1.5 The methodology presented in this standard was developed under a Department of Defense (DoD) research program and presented in a guidance manual for risk assessment staff and state/federal regulators involved in the review and approval of risk assessment work plans and reports (13). To develop this method, a number of tests with spiked sediment tests were conducted (13, 14). Since development of the methodology it has been used operationally to evaluate field-collected sediments from several state and federal environmental sites (15, 16). For most of these studies the preferred test organisms, Rana pipiens, was used. At a lead-contaminated state-led site, operated by the Massachusetts Highway Department, Xenopus laevis (African clawed frog) was used in the sediment test system because of availability problems with Rana pipiens (17), The test method was also used to evaluate sediment toxicity at a cadmium-contaminated USEPA Region 4-led site in Tennessee (18). The methodology was used to help characterize potential effects of contaminants on amphibians and to help develop preliminary remedial goals, if warranted. All tests evaluated survival and growth effects after 10 d of exposure in accordance with the methods presented in this standard.
1.6 The use of larval amphibians to assess environmental toxicity is not novel. Researchers have used tadpoles to examine toxicity of metals and organic compounds. Most of these studies have been through water exposure, usually in a manner similar to fish or invertebrate exposure as described in Guide E 729
1.6.1 Sediment toxicity tests conducted in the laboratory with amphibians were performed over a range of test durations from 4 d (4, 31, Guide E 1439-98
1.6.2 To assess the effect of direct contact with the sediments containing PCBs, Savage et al. (32) exposed larval tadpoles (Gosner stage 23 to 25; wood frogs (R. sylvatica)) to field-collected sediments under conditions that allowed both direct contact with the sediment and separation from the sediment with a 500 μm mesh barrier. The study found that lethal and sublethal effects on tadpoles observed through metamorphosis were more pronounced when direct contact with the sediment was allowed. The test conditions described in this standard allow tadpoles to maintain direct contact with the sediment.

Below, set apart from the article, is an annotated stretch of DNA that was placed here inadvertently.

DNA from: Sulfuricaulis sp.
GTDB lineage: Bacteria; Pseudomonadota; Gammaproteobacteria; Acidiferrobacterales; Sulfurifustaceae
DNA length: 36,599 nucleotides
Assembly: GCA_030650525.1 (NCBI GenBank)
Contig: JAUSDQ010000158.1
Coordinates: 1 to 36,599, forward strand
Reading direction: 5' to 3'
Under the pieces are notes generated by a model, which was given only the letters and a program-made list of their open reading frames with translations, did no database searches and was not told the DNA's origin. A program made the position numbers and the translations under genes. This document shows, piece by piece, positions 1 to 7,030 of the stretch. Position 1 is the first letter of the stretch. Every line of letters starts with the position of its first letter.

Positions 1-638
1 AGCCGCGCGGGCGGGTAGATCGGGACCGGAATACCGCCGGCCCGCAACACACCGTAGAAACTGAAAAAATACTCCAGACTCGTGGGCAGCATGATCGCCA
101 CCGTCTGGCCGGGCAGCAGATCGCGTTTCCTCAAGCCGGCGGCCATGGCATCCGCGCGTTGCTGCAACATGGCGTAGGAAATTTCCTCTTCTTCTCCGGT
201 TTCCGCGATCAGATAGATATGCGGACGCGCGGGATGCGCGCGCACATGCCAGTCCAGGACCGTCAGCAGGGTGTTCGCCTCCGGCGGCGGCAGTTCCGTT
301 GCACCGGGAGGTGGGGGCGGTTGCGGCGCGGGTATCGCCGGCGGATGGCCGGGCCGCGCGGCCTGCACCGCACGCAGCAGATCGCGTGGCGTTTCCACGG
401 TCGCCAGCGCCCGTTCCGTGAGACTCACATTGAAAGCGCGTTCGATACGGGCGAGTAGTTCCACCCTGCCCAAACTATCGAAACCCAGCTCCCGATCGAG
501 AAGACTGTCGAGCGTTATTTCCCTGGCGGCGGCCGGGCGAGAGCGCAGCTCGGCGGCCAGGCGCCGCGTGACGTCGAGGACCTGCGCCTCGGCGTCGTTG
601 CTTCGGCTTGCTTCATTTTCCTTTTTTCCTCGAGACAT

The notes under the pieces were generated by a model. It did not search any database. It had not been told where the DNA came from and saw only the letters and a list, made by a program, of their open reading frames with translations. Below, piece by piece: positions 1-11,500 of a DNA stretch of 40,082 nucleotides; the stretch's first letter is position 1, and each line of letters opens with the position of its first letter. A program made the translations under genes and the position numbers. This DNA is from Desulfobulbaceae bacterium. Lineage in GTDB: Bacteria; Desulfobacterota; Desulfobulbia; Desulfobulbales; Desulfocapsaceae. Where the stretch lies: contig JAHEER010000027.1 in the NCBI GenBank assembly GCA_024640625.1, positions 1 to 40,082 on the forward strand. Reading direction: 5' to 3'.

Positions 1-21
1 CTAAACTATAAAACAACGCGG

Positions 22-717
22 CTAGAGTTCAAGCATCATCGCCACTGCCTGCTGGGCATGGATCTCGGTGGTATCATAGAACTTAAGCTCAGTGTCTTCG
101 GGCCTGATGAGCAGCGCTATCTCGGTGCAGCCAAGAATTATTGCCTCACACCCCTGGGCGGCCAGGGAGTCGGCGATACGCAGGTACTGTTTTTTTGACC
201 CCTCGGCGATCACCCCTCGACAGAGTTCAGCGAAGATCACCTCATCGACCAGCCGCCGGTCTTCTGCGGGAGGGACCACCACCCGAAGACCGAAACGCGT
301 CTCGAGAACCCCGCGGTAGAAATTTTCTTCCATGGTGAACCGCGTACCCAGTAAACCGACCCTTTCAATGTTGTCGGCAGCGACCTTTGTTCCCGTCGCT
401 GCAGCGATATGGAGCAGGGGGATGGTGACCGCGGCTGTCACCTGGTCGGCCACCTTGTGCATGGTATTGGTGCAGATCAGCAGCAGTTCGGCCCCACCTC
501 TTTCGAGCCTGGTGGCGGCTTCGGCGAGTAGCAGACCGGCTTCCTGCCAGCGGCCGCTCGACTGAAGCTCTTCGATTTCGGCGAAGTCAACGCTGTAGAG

1.6.3 Sediment toxicity testing with Xenopus laevis has focused on evaluating the developmental effects of sediment extracts, as opposed to whole sediments, on frog embryos. Methods have been developed which expose blastula stage embryos to sediment by enclosing the embryos in a Teflon mesh insert that rests over the top of the sediment in the sediment–water interface region (31, Guide E 1439-98
1.7 Sediment toxicity tests are an effective means for evaluating the impact of sediment contamination on amphibians in a multiple lines of evidence paradigm. The evaluation is most powerful when toxicity testing sampling stations are co-located with sediment analytical chemistry samples and ecological surveys, allowing for a detailed evaluation of the co-occurring data in the ecological risk assessment. The spatial and temporal co-location of toxicity testing and analytical samples is particularly important for establishing contaminant-specific effects and assessing contaminant bioavailability.
1.8 In order for a sediment toxicity test to be sensitive it must be of sufficient duration to measure potential toxicity and it must be conducted during the appropriate developmental stage of the test organism’s life cycle. Using recently hatched tadpoles and conducting the sediment exposure test for 10 d to allow the evaluation of growth endpoints meets both of these sensitivity requirements.
1.9 This standard does not purport to address all of the safety concerns, if any, associated with its use. It is the responsibility of the user of this standard to establish appropriate safety and health practices and determine the applicability of regulatory limitations prior to use.
|Engelse titel||Standard Guide for Conducting Whole Sediment Toxicity Tests with Amphibians|